Redefine Properties is looking to team up with an Australian company to provide student housing in that country and is set to announce various offshore acquisitions this year.
Redefine CEO Andrew Konig said on Monday in an address ahead of the closing period that given weak economic growth, a volatile rand, and how challenging raising capital had become in SA, his company would expand offshore more aggressively than it had in the past. This expansion would be across various geographies, as Redefine looked for attractive opportunities.
The group invests directly in Australia through a holding in Australian stock exchange-listed Cromwell. Last year, it invested a R1.6bn in Cromwell, taking its stake near 26%, worth R4.3bn.
“We are working on a potential deal with a joint venture partner in Australia involving student housing. It’s not one of our largest transactions and we would spend about $40m, but we like it and we believe we can do exciting things in the sector,” said Mr Konig.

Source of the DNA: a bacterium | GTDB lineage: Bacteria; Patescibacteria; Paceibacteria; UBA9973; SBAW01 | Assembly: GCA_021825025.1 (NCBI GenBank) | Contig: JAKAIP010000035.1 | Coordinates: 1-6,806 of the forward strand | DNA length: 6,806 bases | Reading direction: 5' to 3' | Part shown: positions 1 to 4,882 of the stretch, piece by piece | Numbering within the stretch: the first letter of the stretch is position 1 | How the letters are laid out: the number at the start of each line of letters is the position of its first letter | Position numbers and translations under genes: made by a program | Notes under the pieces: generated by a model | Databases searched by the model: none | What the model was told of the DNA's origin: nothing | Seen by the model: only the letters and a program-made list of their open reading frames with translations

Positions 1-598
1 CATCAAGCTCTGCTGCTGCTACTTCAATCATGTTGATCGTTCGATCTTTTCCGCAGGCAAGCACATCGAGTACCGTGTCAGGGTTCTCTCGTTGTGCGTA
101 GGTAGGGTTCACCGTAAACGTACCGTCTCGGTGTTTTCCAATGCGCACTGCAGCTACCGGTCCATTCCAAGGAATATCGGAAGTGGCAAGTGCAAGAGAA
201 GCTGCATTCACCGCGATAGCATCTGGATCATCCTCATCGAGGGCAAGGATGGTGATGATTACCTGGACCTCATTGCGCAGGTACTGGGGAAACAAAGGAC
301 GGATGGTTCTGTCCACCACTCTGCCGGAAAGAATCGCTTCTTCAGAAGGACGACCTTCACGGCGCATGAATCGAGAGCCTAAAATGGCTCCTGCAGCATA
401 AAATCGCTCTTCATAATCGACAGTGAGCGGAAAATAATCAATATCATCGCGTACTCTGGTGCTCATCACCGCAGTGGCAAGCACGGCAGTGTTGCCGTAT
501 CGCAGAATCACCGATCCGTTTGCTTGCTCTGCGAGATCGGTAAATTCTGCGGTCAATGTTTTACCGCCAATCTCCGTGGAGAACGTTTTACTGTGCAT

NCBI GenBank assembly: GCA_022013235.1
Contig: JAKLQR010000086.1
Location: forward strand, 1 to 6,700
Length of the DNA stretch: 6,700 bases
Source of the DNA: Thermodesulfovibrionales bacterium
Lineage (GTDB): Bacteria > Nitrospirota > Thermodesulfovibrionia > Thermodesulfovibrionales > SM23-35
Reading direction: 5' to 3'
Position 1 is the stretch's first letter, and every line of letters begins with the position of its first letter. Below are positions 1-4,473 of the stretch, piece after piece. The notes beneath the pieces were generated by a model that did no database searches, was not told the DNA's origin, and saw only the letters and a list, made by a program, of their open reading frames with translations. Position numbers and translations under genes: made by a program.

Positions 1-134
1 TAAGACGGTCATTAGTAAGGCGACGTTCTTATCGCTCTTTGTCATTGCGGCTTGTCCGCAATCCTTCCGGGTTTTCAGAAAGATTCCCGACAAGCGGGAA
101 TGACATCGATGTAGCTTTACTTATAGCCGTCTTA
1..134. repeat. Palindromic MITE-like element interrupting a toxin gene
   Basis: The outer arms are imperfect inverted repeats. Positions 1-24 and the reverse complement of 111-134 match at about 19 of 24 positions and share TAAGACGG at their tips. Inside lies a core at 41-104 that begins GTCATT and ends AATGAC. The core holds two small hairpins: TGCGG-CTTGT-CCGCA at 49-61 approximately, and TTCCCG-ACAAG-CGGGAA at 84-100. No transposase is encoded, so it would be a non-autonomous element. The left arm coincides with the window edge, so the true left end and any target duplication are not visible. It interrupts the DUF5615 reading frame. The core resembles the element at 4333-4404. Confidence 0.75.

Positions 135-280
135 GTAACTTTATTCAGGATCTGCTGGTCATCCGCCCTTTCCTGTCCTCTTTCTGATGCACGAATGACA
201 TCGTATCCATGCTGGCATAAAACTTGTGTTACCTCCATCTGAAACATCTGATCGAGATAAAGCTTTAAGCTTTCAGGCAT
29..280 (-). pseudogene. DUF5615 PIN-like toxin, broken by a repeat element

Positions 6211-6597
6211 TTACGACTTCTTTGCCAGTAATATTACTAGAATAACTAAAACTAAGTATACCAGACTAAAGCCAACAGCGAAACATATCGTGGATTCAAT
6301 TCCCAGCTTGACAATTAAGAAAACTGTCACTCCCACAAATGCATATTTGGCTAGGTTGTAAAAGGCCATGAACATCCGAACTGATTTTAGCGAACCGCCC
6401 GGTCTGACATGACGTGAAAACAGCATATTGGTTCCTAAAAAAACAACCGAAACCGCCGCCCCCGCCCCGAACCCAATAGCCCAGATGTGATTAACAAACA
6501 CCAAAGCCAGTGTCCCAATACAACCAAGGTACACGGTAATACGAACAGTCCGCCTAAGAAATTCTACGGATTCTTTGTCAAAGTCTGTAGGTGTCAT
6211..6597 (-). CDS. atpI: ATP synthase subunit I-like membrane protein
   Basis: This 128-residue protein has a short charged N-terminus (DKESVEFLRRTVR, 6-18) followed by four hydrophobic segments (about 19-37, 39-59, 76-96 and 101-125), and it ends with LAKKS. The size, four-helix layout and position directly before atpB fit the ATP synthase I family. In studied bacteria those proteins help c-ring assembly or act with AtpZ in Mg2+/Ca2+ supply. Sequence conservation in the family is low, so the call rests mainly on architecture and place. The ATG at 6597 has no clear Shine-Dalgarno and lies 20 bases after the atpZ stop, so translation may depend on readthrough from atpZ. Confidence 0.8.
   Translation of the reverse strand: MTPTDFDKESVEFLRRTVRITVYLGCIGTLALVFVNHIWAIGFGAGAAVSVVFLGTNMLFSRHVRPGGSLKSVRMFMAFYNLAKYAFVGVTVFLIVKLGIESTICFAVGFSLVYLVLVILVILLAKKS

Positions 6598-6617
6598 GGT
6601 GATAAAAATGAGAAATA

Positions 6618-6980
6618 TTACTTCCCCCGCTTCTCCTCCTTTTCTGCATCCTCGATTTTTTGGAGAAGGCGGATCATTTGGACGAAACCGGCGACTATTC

Redefine chairman Marc Wainer said it wanted a presence in Spain, but had not found apt opportunities yet.
“I have been looking at many countries for opportunities. In Spain, we have identified two call centres, which look attractive, but this deal is still in the early stages,” he said.
Redefine did not want to overspend in any market, but it could soften challenges with its South African portfolio by growing offshore, he said. On Tuesday, it is to announce a substantial acquisition that market commentators predict will be in Poland.
Some analysts have said Redefine’s opportunism could spread its operations too thinly and that some offshore acquisitions this year could be duds.
“Redefine should go offshore if and to the extent that they can do deals that can add demonstratively more value than South African shareholders can achieve themselves,” said Evan Robins, listed property manager of Old Mutual Investment Group’s MacroSolutions boutique. “This is a tough hurdle.”
Redefine tended to look offshore for investment opportunities, but risked spreading themselves too thinly, Mr Robins said. “Australian student housing would be an example of this.”